By: Fiona Lee Caldwell DVM
For Pets Best Insurance
Halloween and other winter holidays are just around the corner! While celebrating these occasions can be fun and exciting, it’s important to remember some of the dangers that the holidays can bring to pet health.
Halloween always comes with costumes, trick-or-treating, and lots of candy– but some candy can be dangerous for your pets, especially chocolate candy. Most people know that chocolate is toxic to dogs and can cause severe dog health care issues, but few of us actually know why. Chocolate toxicity is one of the most common ‘poisonings’ seen in veterinary medicine and can be fatal if left untreated.
Chocolate contains a caffeine-like substance called theobromine that dogs are very sensitive to, more so than humans. Theobromine is obtained from the plant Theobroma cocoa and is present in chocolate, cocoa, tea, cocoa beans and cocoa bean hulls. This substance causes the body to release catecholamines, which are the ‘fight or flight’ hormones released during extreme stress, and can cause muscles to contract. When skeletal muscles (the ones in arms and legs) contract muscle tremors are seen, but smooth muscle located in the intestines and in other areas of the body can contract as well, causing GI upset and other clinical signs of pet health issues.
Catecholamines are stimulants, like caffeine, and can cause an increased heart rate and blood pressure. In high doses, theobromine can be lethal to dogs. Clinical signs of theobromine or chocolate toxicity can include tremors, shaking, vomiting, diarrhea, heart arrhythmias and even seizures.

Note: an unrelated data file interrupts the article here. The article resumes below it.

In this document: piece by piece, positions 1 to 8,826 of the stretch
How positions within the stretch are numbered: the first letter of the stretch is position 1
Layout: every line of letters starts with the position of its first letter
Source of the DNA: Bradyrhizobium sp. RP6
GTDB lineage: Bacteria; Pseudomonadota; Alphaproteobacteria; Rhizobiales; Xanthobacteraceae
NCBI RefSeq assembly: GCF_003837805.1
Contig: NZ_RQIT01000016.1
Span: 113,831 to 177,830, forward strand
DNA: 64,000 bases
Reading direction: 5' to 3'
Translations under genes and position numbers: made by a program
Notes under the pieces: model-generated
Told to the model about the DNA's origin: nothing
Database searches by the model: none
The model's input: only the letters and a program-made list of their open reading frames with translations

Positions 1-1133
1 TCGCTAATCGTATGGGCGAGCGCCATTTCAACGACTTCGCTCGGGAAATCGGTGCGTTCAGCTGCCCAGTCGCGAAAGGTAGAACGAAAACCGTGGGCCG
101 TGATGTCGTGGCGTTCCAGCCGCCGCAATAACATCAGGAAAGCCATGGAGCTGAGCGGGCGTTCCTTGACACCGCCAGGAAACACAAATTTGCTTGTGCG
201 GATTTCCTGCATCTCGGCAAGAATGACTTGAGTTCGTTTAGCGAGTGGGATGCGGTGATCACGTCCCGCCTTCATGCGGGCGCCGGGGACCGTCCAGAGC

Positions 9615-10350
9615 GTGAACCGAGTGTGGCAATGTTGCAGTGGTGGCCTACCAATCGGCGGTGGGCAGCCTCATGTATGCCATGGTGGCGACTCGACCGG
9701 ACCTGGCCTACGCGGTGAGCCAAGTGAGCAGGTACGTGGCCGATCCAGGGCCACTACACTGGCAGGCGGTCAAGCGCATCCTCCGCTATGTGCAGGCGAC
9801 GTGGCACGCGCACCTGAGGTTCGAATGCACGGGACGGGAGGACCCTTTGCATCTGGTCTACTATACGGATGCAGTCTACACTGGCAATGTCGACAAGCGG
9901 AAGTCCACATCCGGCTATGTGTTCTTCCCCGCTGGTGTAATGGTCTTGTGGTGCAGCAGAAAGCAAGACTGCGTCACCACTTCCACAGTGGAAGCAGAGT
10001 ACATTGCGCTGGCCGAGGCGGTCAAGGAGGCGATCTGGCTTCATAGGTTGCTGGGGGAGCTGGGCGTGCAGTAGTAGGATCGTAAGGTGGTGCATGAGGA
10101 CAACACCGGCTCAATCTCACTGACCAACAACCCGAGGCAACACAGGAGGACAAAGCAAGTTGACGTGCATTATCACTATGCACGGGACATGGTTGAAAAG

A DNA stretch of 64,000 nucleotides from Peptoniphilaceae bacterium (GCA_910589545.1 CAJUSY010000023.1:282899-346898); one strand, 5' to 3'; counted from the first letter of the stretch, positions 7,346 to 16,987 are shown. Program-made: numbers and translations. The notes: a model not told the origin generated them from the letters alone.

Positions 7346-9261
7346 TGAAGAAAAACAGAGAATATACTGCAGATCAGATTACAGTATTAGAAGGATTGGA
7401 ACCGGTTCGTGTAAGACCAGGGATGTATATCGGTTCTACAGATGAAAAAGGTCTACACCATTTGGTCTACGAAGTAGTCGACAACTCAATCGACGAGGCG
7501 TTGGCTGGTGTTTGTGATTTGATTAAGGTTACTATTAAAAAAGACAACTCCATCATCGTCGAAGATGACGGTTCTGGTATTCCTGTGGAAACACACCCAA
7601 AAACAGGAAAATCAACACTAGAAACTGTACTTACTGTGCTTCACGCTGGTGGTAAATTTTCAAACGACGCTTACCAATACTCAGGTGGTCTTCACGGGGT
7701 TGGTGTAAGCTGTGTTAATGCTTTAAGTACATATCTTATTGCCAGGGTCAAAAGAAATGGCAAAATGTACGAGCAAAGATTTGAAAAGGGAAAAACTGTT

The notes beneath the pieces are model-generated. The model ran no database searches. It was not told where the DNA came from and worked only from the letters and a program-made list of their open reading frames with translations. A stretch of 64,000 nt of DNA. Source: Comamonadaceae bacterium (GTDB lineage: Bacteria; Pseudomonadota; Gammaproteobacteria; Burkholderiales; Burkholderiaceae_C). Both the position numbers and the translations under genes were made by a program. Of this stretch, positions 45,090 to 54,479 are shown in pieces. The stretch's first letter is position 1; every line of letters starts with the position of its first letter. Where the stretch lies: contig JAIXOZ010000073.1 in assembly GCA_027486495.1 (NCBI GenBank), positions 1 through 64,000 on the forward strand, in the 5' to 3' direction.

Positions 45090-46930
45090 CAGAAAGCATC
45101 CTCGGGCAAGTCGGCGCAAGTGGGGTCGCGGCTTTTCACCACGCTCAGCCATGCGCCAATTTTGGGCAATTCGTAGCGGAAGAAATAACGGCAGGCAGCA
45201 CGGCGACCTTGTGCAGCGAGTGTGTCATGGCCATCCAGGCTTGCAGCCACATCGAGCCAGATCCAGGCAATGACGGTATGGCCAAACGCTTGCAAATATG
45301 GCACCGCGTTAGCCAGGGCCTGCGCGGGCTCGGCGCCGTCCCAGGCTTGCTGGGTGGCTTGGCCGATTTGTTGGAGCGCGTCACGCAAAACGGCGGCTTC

Theobromine stays in a dog’s body almost three times as long as in humans, 17.5 hours versus 6 hours in people. Dark chocolate and unsweetened baking chocolate are the most dangerous to dog health care. This type of chocolate contains the most theobromine per ounce, about ten times as much as that contained in milk chocolate. Just 5 ounces of unsweetened baking chocolate could be lethal in a 10 pound dog.
Baked goods, such as cookies and cake are less dangerous, unless eaten in large quantities. Most halloween candies are made with the less concentrated milk chocolate, but dogs can vary in their sensitivity to theobromine. Thus, the smaller amounts found in candy can also be dangerous or cause serious illness in a pet with increased sensitivity to it. In addition, any sweet treat eaten in excess can cause GI upset, called gastroenteritis. While most gastroenteritis cases are not fatal, hospitalization is often needed to treat the symptoms, which can include vomiting, diarrhea and other pet health problems.
While there is no ‘reversal’ for theobromine and chocolate toxicity, if brought to a veterinary clinic promptly many dogs can be saved with appropriate and timely treatment. Treatment includes inducing vomiting if the pet has eaten the chocolate recently and administering activated charcoal, a substance that acts like a sponge and can help prevent theobromine from being absorbed through the lining of the GI tract. Some pets will need additional treatment to help prevent seizures and lower elevated blood pressure if present.
Contact your veterinarian immediately if you are concerned your pet may have ingested chocolate. Preventing your dog’s access to candy during Halloween is the best way to keep him or her safe so everyone can enjoy the costumes and trick-or-treating!